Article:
|Immunizations During Pregnancy|
|Thursday, March 13, 2014|
At your first prenatal visit, your provider will test to see if you are immune to rubella (German measles) and varicella (chicken pox). Most people will have had the immunization for rubella as children. Some people will have had the chicken pox and be immune to the illness, and some people will have had the vaccine. If you are not immune to rubella or varicella, you will receive the vaccination after the baby is born on the post-partum floor. These two vaccinations are not safe to receive during pregnancy.
There are two immunizations that your provider will recommend for you during your pregnancy. If you are pregnant between October and February it is important that you receive the influenza vaccine. Pregnant women who do catch the flu tend to have more complications and can become much more ill than non-pregnant women. The flu shot is safe during pregnancy. However, pregnant women should not receive the flu mist (the nasal spray) because it contains live virus. The second immunization that your provider will recommend that you receive during your pregnancy is the vaccination for tetanus, diphtheria, and pertussis (TDaP). Even if you are up to date with this vaccination, the Centers for Disease Control now recommends that all pregnant women receive the TDaP vaccine with each pregnancy between 28-36 weeks. Research has shown that not only is this vaccine safe, but if women receive this vaccine at 28 weeks, there is some placental transfer of the antibodies to pertussis (whooping cough). This helps to protect the infant after birth and before the infant can receive the vaccination for pertussis.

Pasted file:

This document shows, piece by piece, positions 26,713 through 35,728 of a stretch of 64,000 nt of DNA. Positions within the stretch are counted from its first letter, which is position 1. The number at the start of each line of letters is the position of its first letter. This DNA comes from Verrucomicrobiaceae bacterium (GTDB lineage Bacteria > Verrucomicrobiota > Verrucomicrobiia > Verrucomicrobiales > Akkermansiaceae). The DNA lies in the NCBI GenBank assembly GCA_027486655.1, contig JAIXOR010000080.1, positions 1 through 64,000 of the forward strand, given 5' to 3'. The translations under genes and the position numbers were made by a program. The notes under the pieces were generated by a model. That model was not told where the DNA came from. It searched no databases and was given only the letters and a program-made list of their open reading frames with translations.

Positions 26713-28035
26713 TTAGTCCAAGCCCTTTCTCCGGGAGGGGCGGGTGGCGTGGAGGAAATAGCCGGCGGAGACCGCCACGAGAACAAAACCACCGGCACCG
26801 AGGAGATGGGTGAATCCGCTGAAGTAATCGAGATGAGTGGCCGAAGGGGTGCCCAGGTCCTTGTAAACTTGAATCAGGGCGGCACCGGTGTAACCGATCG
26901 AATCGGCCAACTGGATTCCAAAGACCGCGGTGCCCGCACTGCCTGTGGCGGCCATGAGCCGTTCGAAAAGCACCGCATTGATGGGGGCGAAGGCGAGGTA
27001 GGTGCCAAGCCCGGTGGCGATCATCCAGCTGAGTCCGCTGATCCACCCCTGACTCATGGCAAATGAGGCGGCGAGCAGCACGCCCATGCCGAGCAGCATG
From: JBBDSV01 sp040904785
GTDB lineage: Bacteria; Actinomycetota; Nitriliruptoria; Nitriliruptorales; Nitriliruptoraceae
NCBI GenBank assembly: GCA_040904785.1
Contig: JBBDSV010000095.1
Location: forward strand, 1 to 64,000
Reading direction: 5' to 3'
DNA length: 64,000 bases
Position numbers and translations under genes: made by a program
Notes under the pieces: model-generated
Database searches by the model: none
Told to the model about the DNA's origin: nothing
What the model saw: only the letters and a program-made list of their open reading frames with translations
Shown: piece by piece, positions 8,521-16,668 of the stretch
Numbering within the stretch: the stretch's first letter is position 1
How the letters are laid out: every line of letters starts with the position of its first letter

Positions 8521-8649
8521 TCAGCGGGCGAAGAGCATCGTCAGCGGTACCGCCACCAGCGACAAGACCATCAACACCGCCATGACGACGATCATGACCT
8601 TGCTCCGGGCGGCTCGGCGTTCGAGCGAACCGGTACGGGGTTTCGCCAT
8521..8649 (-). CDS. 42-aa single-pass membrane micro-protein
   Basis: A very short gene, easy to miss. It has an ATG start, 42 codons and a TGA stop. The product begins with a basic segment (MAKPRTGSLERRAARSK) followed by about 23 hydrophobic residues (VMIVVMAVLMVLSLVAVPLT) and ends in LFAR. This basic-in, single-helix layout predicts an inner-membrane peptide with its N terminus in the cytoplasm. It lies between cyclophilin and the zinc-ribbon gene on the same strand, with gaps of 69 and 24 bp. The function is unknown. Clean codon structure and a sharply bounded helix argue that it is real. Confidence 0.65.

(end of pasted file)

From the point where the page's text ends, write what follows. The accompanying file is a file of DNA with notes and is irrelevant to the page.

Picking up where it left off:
It is also important for all family members and caretakers of the infant to be up to date with the flu vaccine and TDaP immunization. If each person who has contact with the infant is vaccinated, then the baby is unlikely to be exposed to these illnesses and is protected during the first months of life.Some women will have started the series of vaccinations for the human papillomavirus (HPV) before becoming pregnant. If additional shots are scheduled during the pregnancy, they can be postponed until after the baby is born. For most healthy women, there are no other vaccinations that should be offered or needed during pregnancy. Always ask your care provider before receiving any additional vaccinations.
Summary of Recommendations